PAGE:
To approximate a forceful cough and generate a spread of droplets and aerosols, a small latex balloon containing 10 ml of fluorescent dye was placed in the hypopharynx of the mannequin. The balloon was inflated with compressed oxygen … until the balloon burst … in a crude simulation of a cough. … [Without the box] dye was found on the laryngoscopist’s gown, gloves, face mask, eye shield, hair, neck, ears, and shoes. Contamination of the floor occurred within approximately 1 meter from the head of the bed and also on a monitor located more than 2 meters away.

Gross. And sobering.

Our medical teams have been highly focused on how our procedures — nebulizers that bubble breathing mists, or CPR, or tracheal intubation — can seed the air around us with coronavirus. But actually there’s nothing so likely to seed the air far and wide as the patient him or herself, simply coughing. Coughing is literally the body’s way of trying to eject the infectious material (and associated sputum and gunk) as far from itself as possible.

Yet in the odd logic of our times, none of us are PAPR’ed up for coughing patients; there’s no proposal to put every awake and alert coughing COVID-19 patient into a square plastic helmet. (We do make them wear a surgical mask). No, those sorts of heroic gestures are reserved for the 10 minutes or so when we perform our “aerosolizing procedures,” not for the next 10 hours of arguably-as-dangerous coughing. It feels like a cognitive error. But just try suggesting to already-stressed hospitals that now every nurse should be in a PAPR hood.

There’d be another sick COVID-19 patient here soon. I’d intubated two so far this season and seen many more, and I still felt like I was making it up on the fly every time.

No PAPRs, I said. Let’s just meet him. (I still secretly hoped he’d be fine.)

No plastic boxes either.

If we decide we have to intubate, we’ll re-group.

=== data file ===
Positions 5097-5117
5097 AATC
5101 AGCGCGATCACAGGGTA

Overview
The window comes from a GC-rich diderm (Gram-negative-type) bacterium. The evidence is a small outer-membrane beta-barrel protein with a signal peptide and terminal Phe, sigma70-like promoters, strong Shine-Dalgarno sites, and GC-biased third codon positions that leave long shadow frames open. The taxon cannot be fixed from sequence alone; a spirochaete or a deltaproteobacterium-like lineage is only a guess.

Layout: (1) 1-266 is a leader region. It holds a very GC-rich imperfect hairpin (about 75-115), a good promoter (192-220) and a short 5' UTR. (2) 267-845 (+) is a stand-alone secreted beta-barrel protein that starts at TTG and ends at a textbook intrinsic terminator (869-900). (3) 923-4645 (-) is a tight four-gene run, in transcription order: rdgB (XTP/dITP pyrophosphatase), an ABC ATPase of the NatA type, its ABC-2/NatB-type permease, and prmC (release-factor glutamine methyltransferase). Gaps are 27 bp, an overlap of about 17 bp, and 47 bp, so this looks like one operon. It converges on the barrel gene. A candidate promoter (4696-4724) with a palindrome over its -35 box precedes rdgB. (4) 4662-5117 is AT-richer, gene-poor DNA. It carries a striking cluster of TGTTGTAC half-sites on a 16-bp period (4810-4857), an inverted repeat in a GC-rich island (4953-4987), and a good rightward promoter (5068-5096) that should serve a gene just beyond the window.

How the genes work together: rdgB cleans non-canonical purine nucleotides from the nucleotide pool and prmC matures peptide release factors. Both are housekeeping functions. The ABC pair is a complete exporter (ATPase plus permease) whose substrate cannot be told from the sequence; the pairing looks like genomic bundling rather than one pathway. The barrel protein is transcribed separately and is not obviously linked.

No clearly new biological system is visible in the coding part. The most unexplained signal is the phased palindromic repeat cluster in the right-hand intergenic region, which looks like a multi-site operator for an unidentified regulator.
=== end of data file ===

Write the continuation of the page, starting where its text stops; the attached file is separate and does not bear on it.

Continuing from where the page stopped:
‘I Just Can’t Cough’

Paramedics wheeled the man into our resuscitation bay. He looked fatigued but alert, with a normal respiratory rate, and in no distress. (Note: I have changed non-essential details of this case to protect patient privacy.)

He’d been hypoxic at the LTAC, but the paramedics had him on a high-flow nasal cannula at 10 liters of oxygen a minute, and his oxygen saturation was 100% — too good! It actually needed dialed down a bit. (Too much oxygen is also bad for a patient).

The LTAC had started him on hydroxychloroquine and azithromycin. The data for those therapies is so weak, we might as well prescribe chicken soup and mustard plasters. (At least chicken soup doesn’t make you sicker, the way hydroxychloroquine might.) But when the president of the United States keeps insisting something’ll work, there’s moral pressure to try it.

Some patient details changed to protect privacy.

“How do you feel?” I asked him.

“What?” he half-shouted. He was heard of hearing.

“HOW DO YOU FEEL?” I shouted.

“Better,” he said. “Pretty good. Only I want to cough, and I can’t. Nothing comes up.”

He demonstrated, making a wet noise. All of us in our gowns, face shields and N 95s (and me in my N 93.5 with the tape sticking out) involuntarily swayed back.

He had no fever, and his blood pressure was solid. His heart rate was in the 130s (normal rates are from 60 to 100 beats per minute), but that’s not uncommon when an illness combines with atrial fibrillation, a chronic dysrhythmia for this man. He also hadn’t gotten his morning medications yet, including some to keep that rate slow.

In the pandemic era, hospital policies change minute-by-minute. On this given morning, we had a soft system-wide rule against use of high-flow nasal cannulas. (Neither the LTAC nor the ambulances had this rule). It was a decree laid down over a theoretical concern, not borne out well in the literature, that if a patient opens his or her mouth, pumping oxygen into the nose at high flow rates could spray coronavirus out the mouth.

(C’mon. At some point, we have to calm down a little.)

Yes, there are studies of this too. Researchers have created simulated snot out of tap water thickened with potato starch, smeared it on mannequins, and used nasal cannulas to try to spray it out of the mouth; they have bathed the mouth and nose of mannequins with yeast broth, pumped in the high flow oxygen through nasal prongs, and seen if yeast grows on petri dishes set up vertically and facing the mannequin at 30 centimeter intervals. No water-potato snot and no yeast cultures appeared beyond 2 feet from the patient’s face. Other researchers, in China, set up petri dishes around ICU patients with particularly aggressive pneumonias as they received oxygen either by high-flow nasal cannula or by the supposedly safer oxygen facemask, and didn’t find much difference.

In any case: This gentleman was doing well on high-flow, so for the moment I left it. At 3 am no one was around to see.